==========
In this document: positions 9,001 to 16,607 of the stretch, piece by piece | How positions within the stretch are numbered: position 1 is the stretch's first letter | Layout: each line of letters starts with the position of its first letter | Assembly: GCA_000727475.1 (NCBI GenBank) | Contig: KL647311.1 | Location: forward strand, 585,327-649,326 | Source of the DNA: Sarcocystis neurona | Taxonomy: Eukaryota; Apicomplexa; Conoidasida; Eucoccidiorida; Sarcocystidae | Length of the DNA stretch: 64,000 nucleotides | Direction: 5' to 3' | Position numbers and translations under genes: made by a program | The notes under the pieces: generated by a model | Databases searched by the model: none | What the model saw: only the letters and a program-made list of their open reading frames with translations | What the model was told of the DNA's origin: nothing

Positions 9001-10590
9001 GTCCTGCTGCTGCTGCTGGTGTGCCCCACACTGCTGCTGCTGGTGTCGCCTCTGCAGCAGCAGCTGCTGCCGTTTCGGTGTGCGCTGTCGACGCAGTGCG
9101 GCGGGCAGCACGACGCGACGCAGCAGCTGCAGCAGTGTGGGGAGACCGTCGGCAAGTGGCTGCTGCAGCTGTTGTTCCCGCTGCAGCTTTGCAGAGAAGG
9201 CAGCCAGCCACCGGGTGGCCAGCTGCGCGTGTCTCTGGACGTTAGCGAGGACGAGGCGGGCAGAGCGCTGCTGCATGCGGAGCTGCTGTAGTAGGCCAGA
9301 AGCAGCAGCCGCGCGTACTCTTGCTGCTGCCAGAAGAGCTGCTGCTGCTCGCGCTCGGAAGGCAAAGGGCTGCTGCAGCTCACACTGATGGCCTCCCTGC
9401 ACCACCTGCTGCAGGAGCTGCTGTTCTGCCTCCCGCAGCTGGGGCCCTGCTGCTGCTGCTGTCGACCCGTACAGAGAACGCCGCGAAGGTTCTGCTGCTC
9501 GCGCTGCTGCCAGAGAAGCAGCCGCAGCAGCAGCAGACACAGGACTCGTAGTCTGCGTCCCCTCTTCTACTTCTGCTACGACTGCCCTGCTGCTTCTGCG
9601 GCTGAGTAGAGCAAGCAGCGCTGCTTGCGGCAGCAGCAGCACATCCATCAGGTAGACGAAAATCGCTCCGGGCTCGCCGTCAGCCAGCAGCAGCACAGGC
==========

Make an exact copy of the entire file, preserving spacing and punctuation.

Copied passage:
In this document: positions 9,001 to 16,607 of the stretch, piece by piece | How positions within the stretch are numbered: position 1 is the stretch's first letter | Layout: each line of letters starts with the position of its first letter | Assembly: GCA_000727475.1 (NCBI GenBank) | Contig: KL647311.1 | Location: forward strand, 585,327-649,326 | Source of the DNA: Sarcocystis neurona | Taxonomy: Eukaryota; Apicomplexa; Conoidasida; Eucoccidiorida; Sarcocystidae | Length of the DNA stretch: 64,000 nucleotides | Direction: 5' to 3' | Position numbers and translations under genes: made by a program | The notes under the pieces: generated by a model | Databases searched by the model: none | What the model saw: only the letters and a program-made list of their open reading frames with translations | What the model was told of the DNA's origin: nothing

Positions 9001-10590
9001 GTCCTGCTGCTGCTGCTGGTGTGCCCCACACTGCTGCTGCTGGTGTCGCCTCTGCAGCAGCAGCTGCTGCCGTTTCGGTGTGCGCTGTCGACGCAGTGCG
9101 GCGGGCAGCACGACGCGACGCAGCAGCTGCAGCAGTGTGGGGAGACCGTCGGCAAGTGGCTGCTGCAGCTGTTGTTCCCGCTGCAGCTTTGCAGAGAAGG
9201 CAGCCAGCCACCGGGTGGCCAGCTGCGCGTGTCTCTGGACGTTAGCGAGGACGAGGCGGGCAGAGCGCTGCTGCATGCGGAGCTGCTGTAGTAGGCCAGA
9301 AGCAGCAGCCGCGCGTACTCTTGCTGCTGCCAGAAGAGCTGCTGCTGCTCGCGCTCGGAAGGCAAAGGGCTGCTGCAGCTCACACTGATGGCCTCCCTGC
9401 ACCACCTGCTGCAGGAGCTGCTGTTCTGCCTCCCGCAGCTGGGGCCCTGCTGCTGCTGCTGTCGACCCGTACAGAGAACGCCGCGAAGGTTCTGCTGCTC
9501 GCGCTGCTGCCAGAGAAGCAGCCGCAGCAGCAGCAGACACAGGACTCGTAGTCTGCGTCCCCTCTTCTACTTCTGCTACGACTGCCCTGCTGCTTCTGCG
9601 GCTGAGTAGAGCAAGCAGCGCTGCTTGCGGCAGCAGCAGCACATCCATCAGGTAGACGAAAATCGCTCCGGGCTCGCCGTCAGCCAGCAGCAGCACAGGC